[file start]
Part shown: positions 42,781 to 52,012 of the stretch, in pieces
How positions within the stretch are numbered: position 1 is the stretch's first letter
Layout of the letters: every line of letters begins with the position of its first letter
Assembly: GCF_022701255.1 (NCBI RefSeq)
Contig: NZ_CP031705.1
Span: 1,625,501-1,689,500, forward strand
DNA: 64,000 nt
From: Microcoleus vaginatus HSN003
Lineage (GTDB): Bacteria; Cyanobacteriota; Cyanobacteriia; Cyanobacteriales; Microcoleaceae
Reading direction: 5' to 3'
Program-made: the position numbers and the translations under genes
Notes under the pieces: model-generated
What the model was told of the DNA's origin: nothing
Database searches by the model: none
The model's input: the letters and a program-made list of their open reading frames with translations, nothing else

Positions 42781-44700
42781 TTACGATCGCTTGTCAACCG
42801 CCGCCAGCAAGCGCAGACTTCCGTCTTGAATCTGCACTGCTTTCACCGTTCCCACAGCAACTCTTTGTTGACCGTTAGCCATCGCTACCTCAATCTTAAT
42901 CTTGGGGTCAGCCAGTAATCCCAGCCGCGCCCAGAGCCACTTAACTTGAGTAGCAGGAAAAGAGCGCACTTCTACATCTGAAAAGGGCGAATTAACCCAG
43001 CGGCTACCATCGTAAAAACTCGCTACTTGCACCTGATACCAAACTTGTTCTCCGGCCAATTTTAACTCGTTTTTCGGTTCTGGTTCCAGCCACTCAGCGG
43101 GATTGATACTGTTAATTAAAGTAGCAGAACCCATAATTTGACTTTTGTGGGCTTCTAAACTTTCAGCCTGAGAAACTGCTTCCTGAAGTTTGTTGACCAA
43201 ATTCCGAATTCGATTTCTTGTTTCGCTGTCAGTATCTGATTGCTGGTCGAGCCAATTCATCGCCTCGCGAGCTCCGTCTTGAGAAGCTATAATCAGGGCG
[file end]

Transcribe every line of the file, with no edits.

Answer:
Part shown: positions 42,781 to 52,012 of the stretch, in pieces
How positions within the stretch are numbered: position 1 is the stretch's first letter
Layout of the letters: every line of letters begins with the position of its first letter
Assembly: GCF_022701255.1 (NCBI RefSeq)
Contig: NZ_CP031705.1
Span: 1,625,501-1,689,500, forward strand
DNA: 64,000 nt
From: Microcoleus vaginatus HSN003
Lineage (GTDB): Bacteria; Cyanobacteriota; Cyanobacteriia; Cyanobacteriales; Microcoleaceae
Reading direction: 5' to 3'
Program-made: the position numbers and the translations under genes
Notes under the pieces: model-generated
What the model was told of the DNA's origin: nothing
Database searches by the model: none
The model's input: the letters and a program-made list of their open reading frames with translations, nothing else

Positions 42781-44700
42781 TTACGATCGCTTGTCAACCG
42801 CCGCCAGCAAGCGCAGACTTCCGTCTTGAATCTGCACTGCTTTCACCGTTCCCACAGCAACTCTTTGTTGACCGTTAGCCATCGCTACCTCAATCTTAAT
42901 CTTGGGGTCAGCCAGTAATCCCAGCCGCGCCCAGAGCCACTTAACTTGAGTAGCAGGAAAAGAGCGCACTTCTACATCTGAAAAGGGCGAATTAACCCAG
43001 CGGCTACCATCGTAAAAACTCGCTACTTGCACCTGATACCAAACTTGTTCTCCGGCCAATTTTAACTCGTTTTTCGGTTCTGGTTCCAGCCACTCAGCGG
43101 GATTGATACTGTTAATTAAAGTAGCAGAACCCATAATTTGACTTTTGTGGGCTTCTAAACTTTCAGCCTGAGAAACTGCTTCCTGAAGTTTGTTGACCAA
43201 ATTCCGAATTCGATTTCTTGTTTCGCTGTCAGTATCTGATTGCTGGTCGAGCCAATTCATCGCCTCGCGAGCTCCGTCTTGAGAAGCTATAATCAGGGCG